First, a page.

Novel Notes

My books are one of a kind. No one else in the world has the exact copies that I have. And not just because of the embossed stamp on the title pages that says “Library of McKenna Odom” on them. My copies are special and personal.

Almost all of my books have underlines and writing in the margins.

At least one of you may be shuddering in your chair, disgusted by the thought and thinking to yourself What a monster! and Poor books… but hear me out! It’s not so bad. The books aren’t crying out in pain. And they’re still absolutely lovely. You couldn’t tell from looking at the cover that there are scribbles on the pages beneath. Even if you could tell, who cares?

They are my books, special to me, and I plan to keep for, well, pretty much ever.

What I do is I read a book, all the while writing my thoughts and underlining passages that move me. Then when I finish a book, I pass it on to my sister. She does the same thing, writing and underlining, and then she passes it on to our other sister. This continues until all my special people have read and written in the book (each in their own colored pen, of course, because organization). By the time the book gets back to me, I’ll sometimes have as many as five other people that have written in my book. So the next time I read it or even just thumb through it, I can see what touched my sisters or what my friends didn’t like about a passage. It’s actually a really great way to get to know the people that are important to you as well as share a small piece of yourself with all of them.

But that’s just one reason I like to write in my books. There are, of course, other reasons. To keep track of meaningful quotes or passages, for class, for memory, to remember what you read… The list could go on for days.

Here are 5 ways to keep novel notes:

 

  1. Highlighting

This is the simplest and most universal way of keeping track of the passages that stand out to you. You can color code if you want or just stick with one color. Although, if you’re wanting to keep notes for a novel you’re reading for class, you may want to seriously consider color coding. Just make sure you get some nice ones that won’t bleed through the pages.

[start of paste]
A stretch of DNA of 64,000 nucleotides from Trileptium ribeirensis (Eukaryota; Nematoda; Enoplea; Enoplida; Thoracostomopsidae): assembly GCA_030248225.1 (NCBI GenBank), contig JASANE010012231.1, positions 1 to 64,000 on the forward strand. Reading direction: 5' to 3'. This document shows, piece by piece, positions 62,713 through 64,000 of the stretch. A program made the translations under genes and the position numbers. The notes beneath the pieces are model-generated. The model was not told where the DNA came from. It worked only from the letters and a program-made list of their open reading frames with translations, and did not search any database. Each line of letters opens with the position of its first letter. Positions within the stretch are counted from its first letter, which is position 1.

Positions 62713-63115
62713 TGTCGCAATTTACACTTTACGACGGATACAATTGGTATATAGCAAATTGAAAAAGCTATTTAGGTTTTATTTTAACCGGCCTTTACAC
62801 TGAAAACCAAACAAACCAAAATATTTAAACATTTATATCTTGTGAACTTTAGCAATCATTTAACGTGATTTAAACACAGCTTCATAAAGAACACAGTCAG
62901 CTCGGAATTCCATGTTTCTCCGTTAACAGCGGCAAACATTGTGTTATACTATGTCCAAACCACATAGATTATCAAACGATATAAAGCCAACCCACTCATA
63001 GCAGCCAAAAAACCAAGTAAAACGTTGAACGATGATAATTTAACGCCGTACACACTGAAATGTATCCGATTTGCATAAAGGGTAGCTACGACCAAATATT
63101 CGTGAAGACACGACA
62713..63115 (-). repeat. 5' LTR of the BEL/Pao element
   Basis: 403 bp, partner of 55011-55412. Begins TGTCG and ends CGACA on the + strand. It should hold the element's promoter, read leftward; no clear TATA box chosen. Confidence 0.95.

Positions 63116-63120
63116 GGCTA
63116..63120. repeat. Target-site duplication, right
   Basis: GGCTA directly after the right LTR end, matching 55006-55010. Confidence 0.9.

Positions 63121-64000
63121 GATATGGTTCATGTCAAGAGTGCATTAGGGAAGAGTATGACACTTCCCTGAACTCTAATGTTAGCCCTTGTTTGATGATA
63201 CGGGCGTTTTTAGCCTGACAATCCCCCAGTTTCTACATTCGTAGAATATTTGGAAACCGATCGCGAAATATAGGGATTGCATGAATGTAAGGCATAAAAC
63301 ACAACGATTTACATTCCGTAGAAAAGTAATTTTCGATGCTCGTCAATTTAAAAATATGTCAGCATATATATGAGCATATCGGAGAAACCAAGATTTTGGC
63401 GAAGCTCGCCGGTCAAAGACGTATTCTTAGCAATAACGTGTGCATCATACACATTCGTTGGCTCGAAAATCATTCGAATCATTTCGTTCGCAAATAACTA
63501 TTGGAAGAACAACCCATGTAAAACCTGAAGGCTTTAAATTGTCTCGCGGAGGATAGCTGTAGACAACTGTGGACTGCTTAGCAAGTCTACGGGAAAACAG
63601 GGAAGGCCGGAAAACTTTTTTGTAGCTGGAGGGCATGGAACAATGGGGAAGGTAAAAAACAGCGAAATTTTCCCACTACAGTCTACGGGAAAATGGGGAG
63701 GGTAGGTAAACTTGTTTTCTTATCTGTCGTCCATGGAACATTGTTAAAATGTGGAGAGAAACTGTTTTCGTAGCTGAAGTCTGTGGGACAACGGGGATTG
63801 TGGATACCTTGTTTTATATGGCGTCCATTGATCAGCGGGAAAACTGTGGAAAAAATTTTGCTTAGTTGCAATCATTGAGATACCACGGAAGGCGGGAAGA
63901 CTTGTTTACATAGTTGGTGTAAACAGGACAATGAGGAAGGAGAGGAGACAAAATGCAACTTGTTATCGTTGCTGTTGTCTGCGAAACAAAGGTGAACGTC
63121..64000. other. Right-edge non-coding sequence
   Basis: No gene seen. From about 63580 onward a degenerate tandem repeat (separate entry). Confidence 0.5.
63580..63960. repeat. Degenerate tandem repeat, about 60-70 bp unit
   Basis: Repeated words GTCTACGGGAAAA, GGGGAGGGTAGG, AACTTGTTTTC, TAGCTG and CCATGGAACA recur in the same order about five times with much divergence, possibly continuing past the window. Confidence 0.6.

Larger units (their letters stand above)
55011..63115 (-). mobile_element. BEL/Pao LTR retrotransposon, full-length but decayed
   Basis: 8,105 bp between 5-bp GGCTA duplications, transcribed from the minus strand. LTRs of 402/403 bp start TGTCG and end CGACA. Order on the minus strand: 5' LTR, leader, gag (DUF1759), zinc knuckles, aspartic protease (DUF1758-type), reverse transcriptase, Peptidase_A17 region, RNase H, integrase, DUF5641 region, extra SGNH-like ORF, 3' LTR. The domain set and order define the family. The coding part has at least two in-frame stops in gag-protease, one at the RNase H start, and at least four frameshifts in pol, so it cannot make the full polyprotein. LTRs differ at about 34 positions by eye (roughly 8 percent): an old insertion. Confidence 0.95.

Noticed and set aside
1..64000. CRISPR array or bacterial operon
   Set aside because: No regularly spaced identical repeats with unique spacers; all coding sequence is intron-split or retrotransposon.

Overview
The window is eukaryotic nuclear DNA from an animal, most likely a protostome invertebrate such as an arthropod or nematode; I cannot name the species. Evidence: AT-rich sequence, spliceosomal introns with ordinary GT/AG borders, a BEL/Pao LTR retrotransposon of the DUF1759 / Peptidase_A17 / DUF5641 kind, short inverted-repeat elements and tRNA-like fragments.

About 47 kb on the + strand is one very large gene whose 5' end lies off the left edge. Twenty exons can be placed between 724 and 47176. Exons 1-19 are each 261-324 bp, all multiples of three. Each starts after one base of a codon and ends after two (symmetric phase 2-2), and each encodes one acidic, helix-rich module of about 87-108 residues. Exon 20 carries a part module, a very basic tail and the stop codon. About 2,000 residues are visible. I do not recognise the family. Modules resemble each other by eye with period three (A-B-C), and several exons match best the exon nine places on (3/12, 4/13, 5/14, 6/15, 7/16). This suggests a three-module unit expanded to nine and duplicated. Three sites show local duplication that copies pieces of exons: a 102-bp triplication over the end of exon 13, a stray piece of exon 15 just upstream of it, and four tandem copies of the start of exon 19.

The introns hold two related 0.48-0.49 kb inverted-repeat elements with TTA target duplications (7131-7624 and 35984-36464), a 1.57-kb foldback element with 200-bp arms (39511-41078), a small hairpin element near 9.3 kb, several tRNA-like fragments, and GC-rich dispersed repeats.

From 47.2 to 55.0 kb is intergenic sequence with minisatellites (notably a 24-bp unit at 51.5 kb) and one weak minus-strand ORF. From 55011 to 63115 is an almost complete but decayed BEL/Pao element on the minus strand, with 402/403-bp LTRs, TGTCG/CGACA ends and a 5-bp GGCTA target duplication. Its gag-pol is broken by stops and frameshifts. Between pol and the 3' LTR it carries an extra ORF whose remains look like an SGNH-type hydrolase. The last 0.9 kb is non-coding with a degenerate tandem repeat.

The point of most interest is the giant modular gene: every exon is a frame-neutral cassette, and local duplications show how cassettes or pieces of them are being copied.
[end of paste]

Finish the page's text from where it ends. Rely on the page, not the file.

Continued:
1. Underlining

Another simple way to keep track of your favorite passages, but a little less invasive, is underlining. Underlining is subtle and a little bit neater. Much like highlighting, you can choose to color code your lines. The choice is entirely yours. Or your teachers. I don’t know your reasons! 

 

  1. Margin Scribbling  

Scribblers take underlining a step further. In addition to underlining they are also known to doodle, cross out, and, of course, write notes in the margins. This is my personal favorite method and the one that I believe everyone should try at least once. This method really allows you to dig a little deeper and really get to know yourself and other people. 

 

  1. Notebook Notes

This method is perfect for those that want to take notes, but really like their books to be pristine. You can use a notebook to keep detailed notes on the passages or use it as a commonplace book to record all your favorite quotations. Or you could do both, I suppose. The possibilities are endless!

 

  1. Post-It Notes

This is very similar to the notebook method but without the notebook. Your book will still remain unblemished. It’s just also going to have a whole lot of post-its on the pages. Sometimes I use post-its to write long-winded thoughts if the margins prove too small or to summarize a chapter. You can also use page flags to mark important passages or quotes.

 

The method(s) you choose to take novel notes will depend largely on your why. For example, if you’re someone who mostly wants to keep track of quotable passages but you don’t want your book full of highlights, you may want to try method 4. (See also commonplace notebooks.) I use a combination of methods 2, 3, and 5 because I like for the people that borrow my books to see my thoughts and opinions. I also like seeing theirs, if they choose to write in the book as well.

Remember, it’s okay to treat your books the way you want to treat them. They are your books. I promise they won’t cry out in pain or yell at you to “get off my lawn!”

Do you write in your books? What system do you use?

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4 thoughts on “Novel Notes

  1. I keep a notebook for notes…or sometimes loose pages that I throw away. Most of my books are borrowed from librarys and others I pass on.
    I simply love your way.

    Like

  2. Pingback: The Perks of Being a Rereader | Kenna's Bookshelf

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